Quite the conundrum

As I write this, in light of the COVID-19 pandemic, school superintendents around the state are awaiting guidance from Governor DeWine’s office, the Ohio Department of Education, and the Miami County Health Department regarding the standards they must meet to reopen school for the 2020-2021 school year. While many people incorrectly assume that the summer months are a time of rest and relaxation for school personnel, nothing could be further from the truth for school administrators who are trying to prepare for a new school year.

After all, students show up on the first day of school expecting schedules to be finalized, facilities to be clean and functional (both inside and out), textbooks and electronic materials to be available, and buildings to be fully staffed.

In talking with some of my former peers, I know how frustrated they are trying to predict what ever-changing expectations they will be required to meet for the health and safety of their students and staff when school is set to open in just a few short weeks. What makes their job almost impossible is that, based on the history of predictions and advice for this particular virus, they know that today’s expectations may be obsolete when school is set to begin.

But, they’re trying to prepare for the new school year today. Planning for a new school year doesn’t begin the day before school starts.

I wouldn’t trade places with them for a million dollars.

I certainly do not profess to be an expert on coronavirus, but I do know a thing or two about how kids develop and the important role schools play in that development. Based on what I know is best for kids, I can say with certainty they need to be in school.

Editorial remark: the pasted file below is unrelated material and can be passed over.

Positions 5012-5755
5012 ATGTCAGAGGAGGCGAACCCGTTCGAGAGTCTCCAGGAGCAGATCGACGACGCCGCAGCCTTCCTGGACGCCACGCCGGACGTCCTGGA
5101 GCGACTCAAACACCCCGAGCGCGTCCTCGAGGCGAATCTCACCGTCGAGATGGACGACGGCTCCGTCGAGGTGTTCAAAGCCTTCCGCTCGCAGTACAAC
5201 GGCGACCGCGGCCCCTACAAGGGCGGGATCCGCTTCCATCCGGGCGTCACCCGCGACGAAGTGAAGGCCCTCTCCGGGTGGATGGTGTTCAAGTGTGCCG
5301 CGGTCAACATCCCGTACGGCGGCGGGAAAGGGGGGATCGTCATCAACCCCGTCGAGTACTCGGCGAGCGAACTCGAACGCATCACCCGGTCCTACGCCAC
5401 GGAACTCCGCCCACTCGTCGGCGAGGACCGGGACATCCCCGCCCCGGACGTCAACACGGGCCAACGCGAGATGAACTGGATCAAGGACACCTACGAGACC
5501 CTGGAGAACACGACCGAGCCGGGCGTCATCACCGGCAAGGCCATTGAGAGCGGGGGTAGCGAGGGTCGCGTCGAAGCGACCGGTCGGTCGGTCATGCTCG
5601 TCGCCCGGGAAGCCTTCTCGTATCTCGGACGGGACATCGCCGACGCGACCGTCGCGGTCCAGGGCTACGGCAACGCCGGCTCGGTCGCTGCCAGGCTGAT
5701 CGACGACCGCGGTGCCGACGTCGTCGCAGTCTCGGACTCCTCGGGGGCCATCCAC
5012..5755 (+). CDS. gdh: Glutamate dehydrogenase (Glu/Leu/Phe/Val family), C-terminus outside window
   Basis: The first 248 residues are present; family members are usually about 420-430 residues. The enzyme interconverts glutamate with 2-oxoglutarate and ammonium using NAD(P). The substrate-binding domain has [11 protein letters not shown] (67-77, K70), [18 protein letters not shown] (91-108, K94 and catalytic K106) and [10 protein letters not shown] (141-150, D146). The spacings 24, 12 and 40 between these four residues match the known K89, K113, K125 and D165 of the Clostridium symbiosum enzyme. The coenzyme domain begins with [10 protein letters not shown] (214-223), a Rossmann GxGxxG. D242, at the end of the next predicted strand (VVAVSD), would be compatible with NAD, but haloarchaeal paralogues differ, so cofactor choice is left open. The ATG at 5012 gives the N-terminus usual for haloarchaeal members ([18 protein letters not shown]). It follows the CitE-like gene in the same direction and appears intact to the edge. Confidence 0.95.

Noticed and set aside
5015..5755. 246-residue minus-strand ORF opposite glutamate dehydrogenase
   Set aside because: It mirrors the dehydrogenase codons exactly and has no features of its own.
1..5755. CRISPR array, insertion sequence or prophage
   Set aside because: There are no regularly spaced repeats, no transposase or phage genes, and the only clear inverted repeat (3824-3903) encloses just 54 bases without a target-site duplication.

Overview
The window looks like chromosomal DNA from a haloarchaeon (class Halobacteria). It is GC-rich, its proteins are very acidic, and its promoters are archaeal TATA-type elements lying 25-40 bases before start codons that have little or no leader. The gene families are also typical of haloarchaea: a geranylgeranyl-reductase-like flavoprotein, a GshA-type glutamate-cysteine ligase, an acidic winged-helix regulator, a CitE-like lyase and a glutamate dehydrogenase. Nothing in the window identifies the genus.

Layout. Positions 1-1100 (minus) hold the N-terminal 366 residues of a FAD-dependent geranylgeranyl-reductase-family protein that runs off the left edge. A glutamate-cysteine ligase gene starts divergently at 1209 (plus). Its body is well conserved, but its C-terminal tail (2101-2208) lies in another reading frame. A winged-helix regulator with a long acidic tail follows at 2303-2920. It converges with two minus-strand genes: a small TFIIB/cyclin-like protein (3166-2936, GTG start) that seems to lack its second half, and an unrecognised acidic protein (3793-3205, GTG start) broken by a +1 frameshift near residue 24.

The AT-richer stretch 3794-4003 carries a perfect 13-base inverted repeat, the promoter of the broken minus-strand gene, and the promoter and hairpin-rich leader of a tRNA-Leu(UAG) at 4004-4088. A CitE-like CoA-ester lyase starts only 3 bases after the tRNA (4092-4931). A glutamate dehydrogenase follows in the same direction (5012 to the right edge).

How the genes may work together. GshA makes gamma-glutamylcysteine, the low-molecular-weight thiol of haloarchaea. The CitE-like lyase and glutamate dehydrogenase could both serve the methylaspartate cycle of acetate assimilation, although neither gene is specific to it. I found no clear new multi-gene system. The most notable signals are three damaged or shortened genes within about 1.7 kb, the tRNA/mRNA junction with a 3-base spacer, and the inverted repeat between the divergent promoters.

And, therein lies the conundrum. The dangers presented by this pandemic are real, but just as real are the dangers to many, many young people of not being in school surrounded by peers and support personnel who give their lives stability and meaning.

The fact is that while academic subjects are what receives all the the attention, school provides so much more than that for children. For some, it is where they receive the only good meals of their day; for others it is their only opportunity to be around positive adult role models; for still others, if not for school personnel, they would not receive the dental or medical care they need; and some would have no school supplies or even appropriate shoes or clothing if school personnel didn’t ensure that they have them.

In still other cases, children’s very lives are protected when school personnel see evidence of abuse or neglect and report it to Children’s Services.

Now, these responsibilities may come as a surprise to those who attended school two or three decades or longer ago. You might say, “This sounds more like a social agency than a school,” and you would be correct.

But, that is the reality of education in the 21st century. It is no longer just about the three R’s.

Additionally to caring for students’ health and safety, at school, children learn how to make friends; how to be empathetic towards others; are exposed to different races and cultures; understand how to share and get along with their peers; and they learn about conflict resolution.

They learn discipline; how to follow instructions and take turns; how to organize themselves; respond appropriately to a structured environment; work as a team; problem solve; set and achieve goals; communicate effectively; and the importance of persevering when times are tough.

They learn how to ask and answer pertinent questions; debate a topic from a perspective of knowledge; use technology as a learning tool; and they are given the opportunity to express creativity and individualism, primarily through the arts.

Of course, most students are introduced and even taught many of these skills within the confines of their own homes, but it is in a school setting, when they are surrounded by peers other than family members and supervised by adults who are trained in the field of child development, where they can refine them.

These are skills they will use the rest of their lives, and they are not ones learned while pounding on a keyboard. After all, the evidence tells us we should be reducing, not increasing our kids’ screen time.

It seems that many outside the world of education believe that allowing kids to remain at home and learn their academic material online is a fine alternative to actually attending school and working on all the other skills necessary to succeed in life.

But, let’s not fool ourselves. It’s not.